Author of Accountability: The Key to Driving a High-Performance Culture
Greg has been a true inspiration for me, he helped me pinpoint and build on the reason my previous business of 50 people was able to consistently outperform organisations with far more resources than we had. It came down to our team being incredibly accountable, this meant individuals took the personal responsibility to do what they said they’d do within the timeframe they’d agreed to do it. This bred a culture of trust and engagement that our competitors struggled to match. I’m super grateful to have Greg on #leadership tips.
Greg, who is the best boss you’ve had and why?
My best boss was Jean Farinelli because she believed in me, and because of her belief, she pushed and challenged me to do more than I thought I was capable of doing. I didn’t always appreciate her style, but I knew she had my interests at heart. Jean understood what made me tick: my strengths, my weaknesses, and my goals to develop as a business leader. After trying without much success to improve certain of my weaknesses, she doubled down on playing to my strengths and she fully supported me as she helped me develop as a young manager. Her greatest compliment to me was recommending to the CEO of our parent company that I succeed her as the top manager of our division when she accepted the top post of a firm in New York.
What are your top 3 tips for being a better leader?
1. You’ve got to know very clearly what you stand for (your non-negotiables), what you want, and then you must walk your talk. You can’t hold others accountable until you are willing to hold yourself accountable to the things that matter most to you.
2. It’s okay to not know all the answers. As a “recovering consultant” paid to have the answers, this has been a hard-learned lesson. Good leaders solve problems; great leaders ask questions. This potent combination of curiosity and humility brings out the best in your colleagues.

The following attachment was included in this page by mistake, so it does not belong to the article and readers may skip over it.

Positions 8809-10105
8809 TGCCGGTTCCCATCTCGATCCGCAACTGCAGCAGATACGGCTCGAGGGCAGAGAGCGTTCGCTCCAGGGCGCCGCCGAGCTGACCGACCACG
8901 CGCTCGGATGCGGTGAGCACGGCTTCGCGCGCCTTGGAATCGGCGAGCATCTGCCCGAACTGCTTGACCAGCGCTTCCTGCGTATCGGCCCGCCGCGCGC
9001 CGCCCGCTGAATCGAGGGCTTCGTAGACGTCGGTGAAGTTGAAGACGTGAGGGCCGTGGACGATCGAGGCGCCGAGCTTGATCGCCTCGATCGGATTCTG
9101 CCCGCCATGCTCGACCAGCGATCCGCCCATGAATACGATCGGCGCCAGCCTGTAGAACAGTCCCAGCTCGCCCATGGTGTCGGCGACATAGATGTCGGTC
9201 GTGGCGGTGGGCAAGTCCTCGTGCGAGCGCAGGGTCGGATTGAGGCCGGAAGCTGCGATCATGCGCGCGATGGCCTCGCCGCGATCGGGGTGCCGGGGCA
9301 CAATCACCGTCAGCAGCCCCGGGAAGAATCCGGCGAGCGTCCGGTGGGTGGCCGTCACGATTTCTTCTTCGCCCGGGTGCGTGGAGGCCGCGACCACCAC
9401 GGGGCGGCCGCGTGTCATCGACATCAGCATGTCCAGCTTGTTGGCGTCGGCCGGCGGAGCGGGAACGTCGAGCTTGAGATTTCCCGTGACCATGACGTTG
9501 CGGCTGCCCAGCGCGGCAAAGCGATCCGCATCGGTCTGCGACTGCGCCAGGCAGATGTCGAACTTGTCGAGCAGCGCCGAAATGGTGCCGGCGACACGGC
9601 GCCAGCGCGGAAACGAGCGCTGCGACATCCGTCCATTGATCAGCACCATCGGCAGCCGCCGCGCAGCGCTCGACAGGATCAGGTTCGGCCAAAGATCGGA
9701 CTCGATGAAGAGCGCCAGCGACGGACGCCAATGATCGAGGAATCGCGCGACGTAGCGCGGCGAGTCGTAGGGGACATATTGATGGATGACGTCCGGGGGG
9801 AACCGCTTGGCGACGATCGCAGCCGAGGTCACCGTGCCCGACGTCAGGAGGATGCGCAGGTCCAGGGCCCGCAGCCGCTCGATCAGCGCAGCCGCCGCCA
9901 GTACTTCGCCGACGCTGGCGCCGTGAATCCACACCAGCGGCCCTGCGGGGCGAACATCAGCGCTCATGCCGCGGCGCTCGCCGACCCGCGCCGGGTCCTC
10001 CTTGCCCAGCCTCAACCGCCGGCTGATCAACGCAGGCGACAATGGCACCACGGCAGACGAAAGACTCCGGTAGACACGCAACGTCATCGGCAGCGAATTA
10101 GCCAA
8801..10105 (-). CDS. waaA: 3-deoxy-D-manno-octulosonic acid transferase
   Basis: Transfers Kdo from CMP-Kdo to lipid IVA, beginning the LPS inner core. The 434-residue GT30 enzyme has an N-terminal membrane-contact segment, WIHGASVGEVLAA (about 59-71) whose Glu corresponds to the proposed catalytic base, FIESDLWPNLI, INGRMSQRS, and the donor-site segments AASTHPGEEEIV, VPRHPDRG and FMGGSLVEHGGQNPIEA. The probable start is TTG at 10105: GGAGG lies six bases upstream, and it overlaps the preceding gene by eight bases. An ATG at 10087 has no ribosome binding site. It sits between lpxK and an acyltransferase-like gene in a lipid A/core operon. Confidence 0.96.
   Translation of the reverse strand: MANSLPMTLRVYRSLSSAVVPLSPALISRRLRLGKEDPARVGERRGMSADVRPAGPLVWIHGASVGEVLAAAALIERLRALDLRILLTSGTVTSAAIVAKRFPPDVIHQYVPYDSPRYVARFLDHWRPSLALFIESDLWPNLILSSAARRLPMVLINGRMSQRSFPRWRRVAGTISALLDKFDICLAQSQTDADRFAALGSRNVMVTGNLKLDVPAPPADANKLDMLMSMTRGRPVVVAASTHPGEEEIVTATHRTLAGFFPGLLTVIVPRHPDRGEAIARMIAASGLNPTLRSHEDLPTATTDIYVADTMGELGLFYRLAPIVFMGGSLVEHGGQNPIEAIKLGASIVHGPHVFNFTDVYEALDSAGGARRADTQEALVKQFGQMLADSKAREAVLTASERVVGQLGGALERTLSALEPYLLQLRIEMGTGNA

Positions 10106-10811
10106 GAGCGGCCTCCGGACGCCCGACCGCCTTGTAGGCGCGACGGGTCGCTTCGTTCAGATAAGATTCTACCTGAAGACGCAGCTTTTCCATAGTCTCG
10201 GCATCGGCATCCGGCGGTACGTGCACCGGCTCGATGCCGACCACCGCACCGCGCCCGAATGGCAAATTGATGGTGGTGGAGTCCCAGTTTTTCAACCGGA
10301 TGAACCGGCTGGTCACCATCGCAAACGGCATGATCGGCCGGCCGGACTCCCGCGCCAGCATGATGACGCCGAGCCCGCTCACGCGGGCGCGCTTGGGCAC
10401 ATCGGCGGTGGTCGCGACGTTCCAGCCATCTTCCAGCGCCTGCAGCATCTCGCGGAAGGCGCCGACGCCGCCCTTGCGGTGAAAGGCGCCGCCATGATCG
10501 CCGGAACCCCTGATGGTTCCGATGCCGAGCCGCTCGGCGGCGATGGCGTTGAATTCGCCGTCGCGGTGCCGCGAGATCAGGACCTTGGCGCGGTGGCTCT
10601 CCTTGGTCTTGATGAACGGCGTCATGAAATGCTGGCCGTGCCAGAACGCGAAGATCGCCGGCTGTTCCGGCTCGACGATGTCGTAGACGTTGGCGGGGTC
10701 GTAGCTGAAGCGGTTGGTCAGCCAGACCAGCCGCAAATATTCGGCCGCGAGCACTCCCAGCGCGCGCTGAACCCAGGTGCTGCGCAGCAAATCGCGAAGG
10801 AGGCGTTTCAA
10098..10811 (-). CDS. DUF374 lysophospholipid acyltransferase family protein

3. The best people want to be part of something that’s bigger than themselves. It’s also true that people do things for their reasons — not yours or mine. The best leaders know what makes people tick then tap into this passion and deploy people accordingly to achieve organizational objectives while creating an experience for their colleagues that is personally fulfilling.
What conventional corporate wisdom no longer applies in today’s workplace?
Command and control, the 40-hour week, and the separation of office and work are concepts that no longer apply in today’s workplace. Yes, people want and need boundaries: enlightened leaders establish clear expectations about the things that matter most, put people in position to succeed, then provide regular, real-time coaching along the way to bring out their best.
Workplaces are changing, I predict…
We will be proud sooner than later of the Millennials that lead us into the future. There are plenty of hard-working Millennials as sure as there are plenty of Baby Boomers who are not. Millennials bring a fresh way of thinking at a time when change is fast and the world is growing smaller, so the multi-generational workforce will benefit if we can learn that “old” doesn’t always equal “useless” any more than “new” equals “bad.”
More about Greg on LinkedIn